I am walking my son to the bus stop. We are greeted with the sights and sounds of winter's first snow. It is before we have grown jaded and bitter toward its punishing storms and winds and snow that turns brown and slushy and problematic. Every tree and surface is covered with a light and fluffy white powder. Not great for snowballs and snowmen, but perfect for snow angels. We are early enough in the season for it to still feel magical.
Indeed this time of year almost always does feel that way for me. Everything is covered in twinkling lights and powdery white. And people of almost any faith recall a time and plan anew for a season of hope and miracles. December has always been a most miraculous time. It marks the season in my life when I labored with both my children on the same date, in different years: December 14.
I think often of my miracles. Of the ones I am surrounded with, of the one growing inside me right now. I think about what a miracle it is that knowing how tenuous, how painful, fleeting and challenging and complex of an emotion love can be, we continue to open ourselves up to it; to the possibility of loving, of being loved. We do this with full knowledge that there are no guarantees of how it will end, that almost certainly, by virtue of the fact that we've shared a piece of our heart, we risk and even invite wounding it. We expose it. For me, this is the true miracle of the season. The miracle of knowing all of this and ever loving at all.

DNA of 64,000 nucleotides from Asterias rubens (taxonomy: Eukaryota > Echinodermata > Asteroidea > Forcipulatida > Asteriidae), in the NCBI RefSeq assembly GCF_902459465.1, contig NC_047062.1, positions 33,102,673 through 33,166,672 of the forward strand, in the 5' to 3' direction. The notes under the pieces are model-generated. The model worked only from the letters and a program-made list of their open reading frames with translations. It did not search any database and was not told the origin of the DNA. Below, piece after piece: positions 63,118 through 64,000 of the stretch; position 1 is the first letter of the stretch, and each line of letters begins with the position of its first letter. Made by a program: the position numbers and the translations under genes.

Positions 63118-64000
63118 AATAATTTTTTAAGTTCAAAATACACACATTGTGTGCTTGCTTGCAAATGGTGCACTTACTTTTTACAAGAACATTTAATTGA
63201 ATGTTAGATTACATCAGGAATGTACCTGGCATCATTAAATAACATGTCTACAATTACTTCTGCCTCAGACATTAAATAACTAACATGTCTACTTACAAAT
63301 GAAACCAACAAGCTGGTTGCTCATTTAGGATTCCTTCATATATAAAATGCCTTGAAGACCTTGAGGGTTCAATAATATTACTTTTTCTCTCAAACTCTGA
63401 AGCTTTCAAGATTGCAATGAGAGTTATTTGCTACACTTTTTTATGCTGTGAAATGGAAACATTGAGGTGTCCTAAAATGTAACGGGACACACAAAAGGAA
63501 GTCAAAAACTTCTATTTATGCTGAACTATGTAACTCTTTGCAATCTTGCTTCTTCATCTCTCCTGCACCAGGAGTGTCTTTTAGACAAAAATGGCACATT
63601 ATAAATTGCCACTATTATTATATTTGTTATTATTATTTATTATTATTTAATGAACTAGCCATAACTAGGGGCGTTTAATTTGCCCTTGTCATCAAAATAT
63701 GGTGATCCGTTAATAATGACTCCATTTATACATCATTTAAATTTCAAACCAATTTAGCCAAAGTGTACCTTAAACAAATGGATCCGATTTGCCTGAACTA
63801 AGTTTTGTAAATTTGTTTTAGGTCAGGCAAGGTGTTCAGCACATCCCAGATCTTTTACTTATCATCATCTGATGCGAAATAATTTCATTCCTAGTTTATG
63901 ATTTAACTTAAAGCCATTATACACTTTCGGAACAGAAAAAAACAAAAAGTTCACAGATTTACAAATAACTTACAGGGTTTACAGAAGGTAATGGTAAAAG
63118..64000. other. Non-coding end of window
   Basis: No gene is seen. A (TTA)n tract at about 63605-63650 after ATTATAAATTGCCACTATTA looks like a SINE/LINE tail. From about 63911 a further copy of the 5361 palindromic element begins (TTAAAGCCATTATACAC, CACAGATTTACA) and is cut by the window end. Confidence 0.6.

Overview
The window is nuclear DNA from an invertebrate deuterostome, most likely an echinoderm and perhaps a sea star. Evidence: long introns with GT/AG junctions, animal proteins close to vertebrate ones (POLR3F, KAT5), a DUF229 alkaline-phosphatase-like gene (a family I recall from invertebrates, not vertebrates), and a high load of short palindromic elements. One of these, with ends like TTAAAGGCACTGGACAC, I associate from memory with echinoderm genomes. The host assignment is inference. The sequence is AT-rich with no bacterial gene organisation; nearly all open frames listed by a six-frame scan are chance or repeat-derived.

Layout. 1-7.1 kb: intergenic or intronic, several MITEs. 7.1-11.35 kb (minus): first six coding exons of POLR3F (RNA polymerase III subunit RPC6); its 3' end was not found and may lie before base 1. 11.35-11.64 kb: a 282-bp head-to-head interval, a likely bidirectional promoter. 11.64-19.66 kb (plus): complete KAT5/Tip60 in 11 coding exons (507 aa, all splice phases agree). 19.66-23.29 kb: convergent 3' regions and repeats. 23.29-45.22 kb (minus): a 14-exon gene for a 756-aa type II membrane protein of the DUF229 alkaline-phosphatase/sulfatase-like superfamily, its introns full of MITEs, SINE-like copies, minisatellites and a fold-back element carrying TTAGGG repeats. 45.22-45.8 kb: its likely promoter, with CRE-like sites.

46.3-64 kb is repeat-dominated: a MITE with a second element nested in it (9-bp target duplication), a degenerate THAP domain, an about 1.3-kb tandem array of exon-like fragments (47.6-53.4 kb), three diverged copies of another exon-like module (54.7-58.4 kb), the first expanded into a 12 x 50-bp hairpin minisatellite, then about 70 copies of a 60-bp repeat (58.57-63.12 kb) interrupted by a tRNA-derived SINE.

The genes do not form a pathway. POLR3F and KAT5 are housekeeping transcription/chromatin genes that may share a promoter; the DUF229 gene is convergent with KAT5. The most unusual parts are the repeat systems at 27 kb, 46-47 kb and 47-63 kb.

In the midst of it all, I cannot help but think of a community not so very far from my own who dared to love. December 14 marks a very different day for them. And for too many of them, their exposed hearts lay raw and bare, open on their chests. There are sisters and mothers and friends and children who are gone, taken too soon. And yet the people they've left behind are still standing, breathing, living and continuing to believe in the possibility of love in the face of such loss.
My mother was fond of saying that the only reason people ever have more than one child is that they forget how hard childbirth was to begin with. That the best parts of loving and raising a child erase the painful memories and make it possible to do it again. Likewise, I wonder if perhaps the only reason we ever open our hearts again and again to children and spouses and friends and neighbors and sisters and daughters is because the joy and thrill of loving again, of having loved at all, almost always triumphs over the pain of love's loss. I am thinking of this and of Newtown as I stare at my two snow bunnies. For me, this is the true miracle of the season.
It is afternoon. We are walking home from the bus stop. The snow is slightly more muddied and beaten down, but still a touch magical. They skip home gleefully, blissfully unaware of any imperfections. My heart swells with pride, so much so that I think it might burst in a combined state of total love and admiration, as well as fear that I must share them with a world I cannot control. That by sharing them with others, I risk my heart. But I feel the powdery white wet stuff slip through my fingers. It feels cool and magical. I surround myself with it and honor the season as it deserves: with wonder and a celebration of the miracle of ever knowing and loving them at all; of life itself.